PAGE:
It makes complete sense. George Fant played extremely well on the left side last year. Considering Alijah Vera-Tucker is also transitioning to the right side, allowing the two kids to remain together is a great call.

Additionally, the strategy here feels flawless. Announcing an “open left tackle competition” early in the spring hung some motivation in the ether. In spite of the Jets’ clear disappointment in Becton’s physical shape during mandatory minicamp time, the kid entered training camp in a way that should have Slim Jim endorsements rushing in.

(Sure, Slim Jim does not make sense from a weight-loss perspective, but hey, somebody needs to replace the great Macho Man Randy Savage, right?)

Other training camp notes

Along with Zach Wilson, both Joe Flacco and Mike White played well. Flacco, particularly, looked sharp all session, making correct reads and placing the ball in tremendous places.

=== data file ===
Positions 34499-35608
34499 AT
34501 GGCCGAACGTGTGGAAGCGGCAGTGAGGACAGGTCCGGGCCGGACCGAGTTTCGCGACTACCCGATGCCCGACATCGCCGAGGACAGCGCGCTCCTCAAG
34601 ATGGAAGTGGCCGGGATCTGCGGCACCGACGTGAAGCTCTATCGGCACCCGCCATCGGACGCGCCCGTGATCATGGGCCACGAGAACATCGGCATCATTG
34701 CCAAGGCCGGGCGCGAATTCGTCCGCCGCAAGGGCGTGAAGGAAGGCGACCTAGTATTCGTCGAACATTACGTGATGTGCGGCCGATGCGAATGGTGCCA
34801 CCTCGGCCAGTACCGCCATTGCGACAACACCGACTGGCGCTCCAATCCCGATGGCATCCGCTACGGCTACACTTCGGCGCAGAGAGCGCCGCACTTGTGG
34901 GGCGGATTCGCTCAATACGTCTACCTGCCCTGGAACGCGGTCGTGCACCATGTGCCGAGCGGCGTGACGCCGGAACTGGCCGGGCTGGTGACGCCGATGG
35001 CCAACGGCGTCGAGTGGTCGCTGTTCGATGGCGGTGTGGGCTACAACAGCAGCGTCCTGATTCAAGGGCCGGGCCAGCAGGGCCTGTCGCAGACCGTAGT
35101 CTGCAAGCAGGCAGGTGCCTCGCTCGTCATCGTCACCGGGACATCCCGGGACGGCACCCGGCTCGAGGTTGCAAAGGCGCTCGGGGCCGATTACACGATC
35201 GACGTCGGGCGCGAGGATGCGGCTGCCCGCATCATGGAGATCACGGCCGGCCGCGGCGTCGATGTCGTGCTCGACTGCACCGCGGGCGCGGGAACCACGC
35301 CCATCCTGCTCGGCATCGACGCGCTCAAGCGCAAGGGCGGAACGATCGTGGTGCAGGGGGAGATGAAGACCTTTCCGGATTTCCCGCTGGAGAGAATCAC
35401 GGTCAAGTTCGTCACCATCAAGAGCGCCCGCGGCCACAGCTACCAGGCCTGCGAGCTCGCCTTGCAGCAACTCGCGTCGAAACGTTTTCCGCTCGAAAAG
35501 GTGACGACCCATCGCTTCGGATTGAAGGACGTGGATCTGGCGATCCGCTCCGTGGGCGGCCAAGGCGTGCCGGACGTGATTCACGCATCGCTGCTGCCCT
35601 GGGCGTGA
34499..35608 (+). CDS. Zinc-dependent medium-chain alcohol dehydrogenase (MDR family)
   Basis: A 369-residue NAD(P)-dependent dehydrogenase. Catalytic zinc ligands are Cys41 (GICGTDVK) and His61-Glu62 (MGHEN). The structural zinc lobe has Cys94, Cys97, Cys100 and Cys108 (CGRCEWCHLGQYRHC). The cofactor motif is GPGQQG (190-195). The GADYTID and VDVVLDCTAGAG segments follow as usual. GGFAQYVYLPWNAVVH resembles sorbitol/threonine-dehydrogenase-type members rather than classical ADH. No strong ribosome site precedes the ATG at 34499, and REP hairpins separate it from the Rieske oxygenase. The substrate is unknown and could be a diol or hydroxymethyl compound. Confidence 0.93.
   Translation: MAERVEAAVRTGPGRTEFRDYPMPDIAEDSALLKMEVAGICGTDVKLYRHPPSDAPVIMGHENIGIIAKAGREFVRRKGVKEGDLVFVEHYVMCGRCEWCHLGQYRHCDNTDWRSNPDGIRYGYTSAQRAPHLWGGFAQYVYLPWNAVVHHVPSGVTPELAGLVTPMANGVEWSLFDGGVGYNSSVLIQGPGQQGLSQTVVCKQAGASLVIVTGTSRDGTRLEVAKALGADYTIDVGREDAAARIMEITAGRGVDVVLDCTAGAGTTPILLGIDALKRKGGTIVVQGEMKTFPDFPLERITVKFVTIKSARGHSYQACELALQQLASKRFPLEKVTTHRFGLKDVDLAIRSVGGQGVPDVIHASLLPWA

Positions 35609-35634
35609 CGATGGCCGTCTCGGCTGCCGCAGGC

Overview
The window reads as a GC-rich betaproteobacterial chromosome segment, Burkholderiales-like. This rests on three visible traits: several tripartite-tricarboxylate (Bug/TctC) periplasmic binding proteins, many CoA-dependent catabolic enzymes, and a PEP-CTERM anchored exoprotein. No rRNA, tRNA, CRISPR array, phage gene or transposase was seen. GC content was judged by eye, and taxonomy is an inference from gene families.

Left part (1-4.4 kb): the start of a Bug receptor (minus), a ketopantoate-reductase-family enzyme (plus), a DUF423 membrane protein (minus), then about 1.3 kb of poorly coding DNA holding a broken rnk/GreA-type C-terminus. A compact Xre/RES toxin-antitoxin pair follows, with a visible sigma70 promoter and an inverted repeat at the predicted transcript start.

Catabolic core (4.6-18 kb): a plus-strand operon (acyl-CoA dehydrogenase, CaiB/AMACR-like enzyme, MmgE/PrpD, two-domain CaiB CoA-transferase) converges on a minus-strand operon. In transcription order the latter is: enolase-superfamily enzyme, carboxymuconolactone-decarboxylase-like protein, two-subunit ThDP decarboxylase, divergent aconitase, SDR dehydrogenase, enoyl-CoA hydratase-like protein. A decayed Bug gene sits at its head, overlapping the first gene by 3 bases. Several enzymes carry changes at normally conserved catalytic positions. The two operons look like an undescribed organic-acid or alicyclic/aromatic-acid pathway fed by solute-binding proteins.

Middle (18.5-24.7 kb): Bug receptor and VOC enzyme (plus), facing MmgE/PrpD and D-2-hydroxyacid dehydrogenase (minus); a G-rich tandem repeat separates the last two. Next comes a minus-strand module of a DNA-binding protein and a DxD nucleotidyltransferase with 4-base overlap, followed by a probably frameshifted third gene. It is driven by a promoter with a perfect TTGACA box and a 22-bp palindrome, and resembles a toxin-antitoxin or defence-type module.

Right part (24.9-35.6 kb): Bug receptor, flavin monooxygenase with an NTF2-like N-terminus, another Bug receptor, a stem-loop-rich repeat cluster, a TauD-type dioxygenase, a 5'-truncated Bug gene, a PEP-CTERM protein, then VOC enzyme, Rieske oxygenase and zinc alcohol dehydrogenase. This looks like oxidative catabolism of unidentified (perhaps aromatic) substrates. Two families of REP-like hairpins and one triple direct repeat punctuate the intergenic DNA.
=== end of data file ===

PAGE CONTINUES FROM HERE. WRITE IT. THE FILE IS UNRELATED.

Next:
The very first play of 11v11 teams kicked off the session with fantastic tempo, especially for a shorts-and-helmets session. D.J. Reed knocked Michael Carter to the ground with a half-strip, half-shoulder thump.

Rookie Sauce Gardner yet again looked the part. The Jets’ top pick from the 2022 NFL draft was particular quiet in team sessions, which is an amazing thing for a rookie cornerback. The quieter the corner is, the more that means the targets are going elsewhere.

Gardner is also extremely keen on making sure the fundamentals are fully in tow. At some point prior to or after positionals, he got in some press-tech work with coaches.

The Jets’ defensive backs also got in a little outer-third bail-tech work—something every NFL team does but especially relates to the Saleh scheme that requires its corners to play a rangy-type spot with eyes in the right place.